Gem State Dairy Products, LLC, on Monday announced plans to establish one of the largest aseptic milk processing plants in the U.S. to produce shelf-stable milk products.

The new facility is set to break ground in Twin Falls, Idaho, providing new opportunities for Idaho’s dairy industry and creating more than 100 milk-processing jobs by the end of 2020, according to a press release from the company.

Construction of the 200,000-square-foot plant is expected to begin this summer, and the company anticipates processing to begin in the summer of 2020.

The vertically integrated bottling facility will be one of the newest and largest aseptic processing facilities in the country, Tom Mikesell, the company’s spokesperson, said in the press release.

“The state-of-the-art facility will utilize the most current technology available to the market. That will allow Gem State to provide its customers with high-quality and lower-cost alternatives for milk and dairy-based beverages,” he said.

Mikesell, a local real estate agent, told Capital Press he sold the company the 76 acres it purchased to build the plant and was asked to be the company’s temporary public relations person. Beyond that, he isn’t privy to other information about the company, including the names of its owners.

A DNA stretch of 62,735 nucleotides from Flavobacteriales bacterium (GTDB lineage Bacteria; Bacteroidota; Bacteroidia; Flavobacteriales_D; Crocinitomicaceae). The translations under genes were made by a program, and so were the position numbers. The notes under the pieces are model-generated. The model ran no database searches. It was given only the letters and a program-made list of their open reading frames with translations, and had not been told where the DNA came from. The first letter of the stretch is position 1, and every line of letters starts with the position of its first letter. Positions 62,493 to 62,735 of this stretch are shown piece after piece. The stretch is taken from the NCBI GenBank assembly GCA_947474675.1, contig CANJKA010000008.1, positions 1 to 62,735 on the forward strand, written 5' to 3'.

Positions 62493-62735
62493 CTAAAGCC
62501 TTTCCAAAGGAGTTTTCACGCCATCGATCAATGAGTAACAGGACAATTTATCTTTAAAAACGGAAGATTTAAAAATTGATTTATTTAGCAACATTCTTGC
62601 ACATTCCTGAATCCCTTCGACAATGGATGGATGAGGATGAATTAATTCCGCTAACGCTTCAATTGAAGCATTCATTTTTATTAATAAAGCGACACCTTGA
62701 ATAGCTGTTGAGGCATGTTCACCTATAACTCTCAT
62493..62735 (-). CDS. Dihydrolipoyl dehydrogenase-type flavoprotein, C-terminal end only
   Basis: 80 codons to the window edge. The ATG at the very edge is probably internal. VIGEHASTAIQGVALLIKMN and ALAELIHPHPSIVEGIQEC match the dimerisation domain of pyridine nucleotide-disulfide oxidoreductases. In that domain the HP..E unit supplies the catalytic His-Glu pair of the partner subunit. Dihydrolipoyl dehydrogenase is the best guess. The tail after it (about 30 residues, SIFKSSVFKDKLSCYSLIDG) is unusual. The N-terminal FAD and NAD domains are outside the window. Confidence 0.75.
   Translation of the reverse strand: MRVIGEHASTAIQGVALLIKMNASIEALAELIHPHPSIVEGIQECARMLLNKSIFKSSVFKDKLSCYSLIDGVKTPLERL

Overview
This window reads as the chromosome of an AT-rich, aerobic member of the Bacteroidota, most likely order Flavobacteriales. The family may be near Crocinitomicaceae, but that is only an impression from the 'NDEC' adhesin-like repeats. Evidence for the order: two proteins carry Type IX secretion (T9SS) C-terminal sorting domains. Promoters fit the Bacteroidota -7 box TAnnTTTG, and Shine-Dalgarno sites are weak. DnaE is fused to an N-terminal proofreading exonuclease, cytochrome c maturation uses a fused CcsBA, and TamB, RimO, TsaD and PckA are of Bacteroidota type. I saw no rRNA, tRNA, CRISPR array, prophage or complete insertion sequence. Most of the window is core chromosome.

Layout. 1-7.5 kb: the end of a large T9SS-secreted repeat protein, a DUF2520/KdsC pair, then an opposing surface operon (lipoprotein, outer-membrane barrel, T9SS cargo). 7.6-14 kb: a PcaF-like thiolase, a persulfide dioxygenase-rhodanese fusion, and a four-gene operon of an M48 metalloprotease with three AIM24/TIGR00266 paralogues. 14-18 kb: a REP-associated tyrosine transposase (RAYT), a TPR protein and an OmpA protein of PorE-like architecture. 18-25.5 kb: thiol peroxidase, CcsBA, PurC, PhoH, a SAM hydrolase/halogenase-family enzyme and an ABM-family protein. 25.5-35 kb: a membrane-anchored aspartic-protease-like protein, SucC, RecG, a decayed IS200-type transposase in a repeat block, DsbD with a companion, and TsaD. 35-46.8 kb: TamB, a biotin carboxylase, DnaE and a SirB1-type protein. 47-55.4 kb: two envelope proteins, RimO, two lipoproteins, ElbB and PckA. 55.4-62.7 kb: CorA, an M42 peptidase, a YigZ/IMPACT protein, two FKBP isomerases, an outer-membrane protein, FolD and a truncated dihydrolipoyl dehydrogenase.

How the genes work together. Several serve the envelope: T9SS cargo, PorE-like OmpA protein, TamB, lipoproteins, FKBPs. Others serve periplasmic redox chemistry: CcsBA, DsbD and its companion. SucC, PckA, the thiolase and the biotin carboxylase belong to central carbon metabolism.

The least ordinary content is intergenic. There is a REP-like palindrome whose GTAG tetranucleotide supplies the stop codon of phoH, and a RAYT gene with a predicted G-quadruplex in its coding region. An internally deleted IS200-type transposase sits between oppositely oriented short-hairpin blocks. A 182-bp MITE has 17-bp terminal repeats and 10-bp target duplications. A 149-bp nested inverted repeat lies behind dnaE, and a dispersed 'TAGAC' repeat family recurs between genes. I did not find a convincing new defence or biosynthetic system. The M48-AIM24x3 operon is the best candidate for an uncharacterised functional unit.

He was told, however, that the company will make more information available in the next six to eight weeks.

The Idaho Secretary of State website lists the company’s filing date as Sept. 24, 2018, and its legal agent as Wright Brothers Law Office, PLLC. Capital Press left a message with that law office on Wednesday morning.

Rick Naerebout, CEO of Idaho Dairymen’s Association, said the company hasn’t released the volume of milk it intends to process but the new plant is a welcome addition.

“Any addition to the processing structure is a good deal for Idaho dairymen,” he told Capital Press.

The state’s dairymen produce an additional 800,000 pounds of milk on a daily basis year over year. That led to a 400 million pound increase in 2018 over 2017, he said.

The industry could use additional capacity equal to a Chobani — which processes 2.5 million pounds of milk a day — every three years, he said

Idaho’s dairy industry produces a variety of dairy products, such as cheese and yogurt, but only 3 percent of Idaho’s milk supply stays in fluid form. With more than 450 dairies, Idaho produced more than 15 billion pounds of milk last year — with approximately 2 million pounds of that milk exported out of the state every day.{p class=”m_-4138252941485561096MsoNoSpacing”}The dairy industry in Idaho is innovative and forward thinking, Karianne Fallow, CEO of Dairy West, said in the press release.{p class=”m_-4138252941485561096MsoNoSpacing”}“This new facility exhibits those qualities and is poised to serve the emerging needs of domestic and global customers,” she said.

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